Editor:

We appreciate the opportunity to correct the misunderstandings of the letter writer, Jim Hayes. It’s important that the public have accurate information so they can make the right decision when purchasing their next vehicle.

On the matter of the cost to install EV charging, there will be some cases where the electric capacity is limited. We referred to software solutions that allow people to charge without overloading the electrical panel, and in virtually every instance, a simple 120-volt plug will easily fit within the existing capacity. That said, not everyone will be able to install charging equipment. But quite a few can.

The comment about “coal fired” EVs is an old trope originally written by the oil industry to dissuade people from switching to EVs. It has been proven that an EV powered with 100% coal-generated electricity is still cleaner than a gasoline burning car. But Hayes should know that coal energy is virtually nonexistent in California. Less than 10% of California’s electricity comes from coal, and none of that is generated in the state. Further, anyone who want to buy only clean energy can do so through their utility, whether Southern California Edison or Los Angeles Dept. of Water and Power. Nobody forces you to use dirty electricity; that’s now a choice.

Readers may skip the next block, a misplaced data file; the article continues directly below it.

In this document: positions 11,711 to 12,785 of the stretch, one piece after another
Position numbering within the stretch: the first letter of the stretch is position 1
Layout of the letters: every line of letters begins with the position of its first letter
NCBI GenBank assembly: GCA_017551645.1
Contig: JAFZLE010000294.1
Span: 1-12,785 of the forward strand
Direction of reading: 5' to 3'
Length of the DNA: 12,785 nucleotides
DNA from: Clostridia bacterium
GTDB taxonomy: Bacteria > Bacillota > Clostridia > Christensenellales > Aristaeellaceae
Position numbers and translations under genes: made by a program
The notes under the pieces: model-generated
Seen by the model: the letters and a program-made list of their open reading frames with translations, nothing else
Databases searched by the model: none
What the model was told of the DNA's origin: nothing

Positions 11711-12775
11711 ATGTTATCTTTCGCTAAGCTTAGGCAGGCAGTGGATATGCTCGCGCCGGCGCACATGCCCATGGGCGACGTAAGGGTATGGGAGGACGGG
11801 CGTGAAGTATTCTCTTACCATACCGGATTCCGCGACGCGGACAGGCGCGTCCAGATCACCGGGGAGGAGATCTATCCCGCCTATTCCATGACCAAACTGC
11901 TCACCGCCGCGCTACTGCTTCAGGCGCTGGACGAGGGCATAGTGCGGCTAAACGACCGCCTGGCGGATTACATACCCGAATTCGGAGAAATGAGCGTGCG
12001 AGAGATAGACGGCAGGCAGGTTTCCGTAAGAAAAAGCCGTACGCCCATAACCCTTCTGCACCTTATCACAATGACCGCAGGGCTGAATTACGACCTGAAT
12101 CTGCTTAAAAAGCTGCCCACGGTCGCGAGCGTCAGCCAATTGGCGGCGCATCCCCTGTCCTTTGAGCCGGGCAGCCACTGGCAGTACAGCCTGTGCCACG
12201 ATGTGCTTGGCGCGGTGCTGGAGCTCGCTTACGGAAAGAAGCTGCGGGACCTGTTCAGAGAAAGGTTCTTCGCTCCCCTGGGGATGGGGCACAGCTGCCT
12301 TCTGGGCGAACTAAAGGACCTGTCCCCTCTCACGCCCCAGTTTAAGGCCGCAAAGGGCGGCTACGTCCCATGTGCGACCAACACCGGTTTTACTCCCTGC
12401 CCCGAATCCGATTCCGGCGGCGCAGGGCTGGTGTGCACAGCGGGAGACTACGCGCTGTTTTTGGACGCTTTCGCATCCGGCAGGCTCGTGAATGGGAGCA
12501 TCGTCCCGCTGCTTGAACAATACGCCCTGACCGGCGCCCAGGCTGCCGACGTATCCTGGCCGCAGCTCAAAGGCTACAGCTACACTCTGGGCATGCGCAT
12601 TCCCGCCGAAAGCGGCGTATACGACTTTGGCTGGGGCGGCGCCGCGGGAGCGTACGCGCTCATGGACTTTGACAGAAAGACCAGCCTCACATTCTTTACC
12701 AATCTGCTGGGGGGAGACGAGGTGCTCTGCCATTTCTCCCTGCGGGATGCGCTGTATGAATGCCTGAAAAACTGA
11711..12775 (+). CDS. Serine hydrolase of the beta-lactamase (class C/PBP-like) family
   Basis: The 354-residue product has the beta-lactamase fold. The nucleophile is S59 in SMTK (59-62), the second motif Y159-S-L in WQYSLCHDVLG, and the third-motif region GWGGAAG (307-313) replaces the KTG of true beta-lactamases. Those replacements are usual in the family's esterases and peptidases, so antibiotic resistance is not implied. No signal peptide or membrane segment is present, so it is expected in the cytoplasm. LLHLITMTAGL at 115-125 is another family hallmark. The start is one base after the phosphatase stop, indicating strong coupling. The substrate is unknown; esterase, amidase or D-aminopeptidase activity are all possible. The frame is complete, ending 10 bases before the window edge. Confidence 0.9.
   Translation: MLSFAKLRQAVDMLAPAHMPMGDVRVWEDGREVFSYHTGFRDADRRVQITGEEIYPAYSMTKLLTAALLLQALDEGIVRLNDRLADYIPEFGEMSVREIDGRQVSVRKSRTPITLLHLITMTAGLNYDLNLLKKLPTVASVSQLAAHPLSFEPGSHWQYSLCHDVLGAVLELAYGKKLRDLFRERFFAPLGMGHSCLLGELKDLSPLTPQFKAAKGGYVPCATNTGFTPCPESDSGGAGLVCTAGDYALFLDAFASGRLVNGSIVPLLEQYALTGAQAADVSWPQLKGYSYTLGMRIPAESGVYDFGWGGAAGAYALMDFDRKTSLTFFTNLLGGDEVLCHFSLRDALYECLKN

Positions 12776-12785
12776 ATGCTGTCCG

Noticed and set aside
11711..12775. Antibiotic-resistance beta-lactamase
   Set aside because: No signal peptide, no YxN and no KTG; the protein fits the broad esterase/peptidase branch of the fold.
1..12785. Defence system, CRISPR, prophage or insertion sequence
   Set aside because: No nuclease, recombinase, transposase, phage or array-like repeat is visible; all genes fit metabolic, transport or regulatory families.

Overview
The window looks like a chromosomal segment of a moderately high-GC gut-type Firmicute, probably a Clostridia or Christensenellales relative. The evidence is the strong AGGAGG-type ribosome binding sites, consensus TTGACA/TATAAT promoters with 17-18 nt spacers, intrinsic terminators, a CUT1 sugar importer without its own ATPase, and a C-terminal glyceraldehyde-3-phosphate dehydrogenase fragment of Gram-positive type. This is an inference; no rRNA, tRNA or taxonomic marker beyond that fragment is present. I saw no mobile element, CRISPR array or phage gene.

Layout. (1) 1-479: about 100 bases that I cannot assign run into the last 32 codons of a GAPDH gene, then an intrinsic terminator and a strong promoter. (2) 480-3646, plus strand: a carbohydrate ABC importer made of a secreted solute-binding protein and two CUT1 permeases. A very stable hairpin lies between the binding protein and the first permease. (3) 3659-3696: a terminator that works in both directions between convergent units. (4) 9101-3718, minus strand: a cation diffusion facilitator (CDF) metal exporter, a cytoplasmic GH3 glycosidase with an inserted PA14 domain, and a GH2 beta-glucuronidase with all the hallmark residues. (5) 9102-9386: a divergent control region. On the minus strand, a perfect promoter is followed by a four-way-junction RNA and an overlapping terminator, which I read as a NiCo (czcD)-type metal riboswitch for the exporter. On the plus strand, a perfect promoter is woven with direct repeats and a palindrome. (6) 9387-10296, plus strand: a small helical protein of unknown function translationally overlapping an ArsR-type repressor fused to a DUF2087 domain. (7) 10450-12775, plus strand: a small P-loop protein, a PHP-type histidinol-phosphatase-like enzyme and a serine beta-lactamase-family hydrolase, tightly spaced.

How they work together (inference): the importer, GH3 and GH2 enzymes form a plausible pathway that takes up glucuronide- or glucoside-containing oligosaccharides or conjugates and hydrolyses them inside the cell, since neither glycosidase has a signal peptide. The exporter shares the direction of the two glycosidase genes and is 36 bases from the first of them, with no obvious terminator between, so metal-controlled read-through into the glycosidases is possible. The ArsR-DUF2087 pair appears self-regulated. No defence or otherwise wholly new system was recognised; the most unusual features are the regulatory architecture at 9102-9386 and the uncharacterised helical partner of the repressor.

Lastly, Hayes asks, “Does anybody have a plan to dispose of these or recycle the toxic waste they represent in a decade or so?”

The answer is “yes,” Several battery recycling companies have begun operations, or are under construction. Volumes are still low as the EV batteries last a long time and are then used in stationary storage for solar energy before ultimately being recycled. The most advanced company, Redwood Materials, was started three years ago by the ex-CTO of Tesla, JB Straubel. He reports they are recovering close to 95% of the elements in batteries, and that eventually, all future batteries will be made from recycled content. 

Anything that is manufactured causes harm, but any comprehensive comparison between gas-burning cars and EVs powered by clean electricity shows EVs to be the better choice, by far. Let’s just get the facts straight.

Paul Scott, Zan Dubin Scott